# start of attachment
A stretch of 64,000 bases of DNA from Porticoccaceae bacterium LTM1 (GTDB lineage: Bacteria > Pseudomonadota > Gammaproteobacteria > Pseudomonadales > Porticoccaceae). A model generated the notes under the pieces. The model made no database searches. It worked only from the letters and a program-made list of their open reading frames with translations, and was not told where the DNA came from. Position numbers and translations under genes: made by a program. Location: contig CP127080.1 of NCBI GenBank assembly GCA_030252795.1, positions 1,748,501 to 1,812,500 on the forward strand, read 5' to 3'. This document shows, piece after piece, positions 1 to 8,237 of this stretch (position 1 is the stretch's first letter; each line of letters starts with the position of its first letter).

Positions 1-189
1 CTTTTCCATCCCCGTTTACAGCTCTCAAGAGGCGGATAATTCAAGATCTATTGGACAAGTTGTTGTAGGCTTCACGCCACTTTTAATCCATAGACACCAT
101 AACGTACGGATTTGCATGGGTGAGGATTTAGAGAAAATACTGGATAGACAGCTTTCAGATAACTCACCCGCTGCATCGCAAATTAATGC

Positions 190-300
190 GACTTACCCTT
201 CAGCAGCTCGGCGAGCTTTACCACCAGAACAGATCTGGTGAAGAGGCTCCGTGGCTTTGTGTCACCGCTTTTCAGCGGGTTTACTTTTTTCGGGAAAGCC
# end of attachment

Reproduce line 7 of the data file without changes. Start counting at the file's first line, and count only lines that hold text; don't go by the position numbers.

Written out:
201 CAGCAGCTCGGCGAGCTTTACCACCAGAACAGATCTGGTGAAGAGGCTCCGTGGCTTTGTGTCACCGCTTTTCAGCGGGTTTACTTTTTTCGGGAAAGCC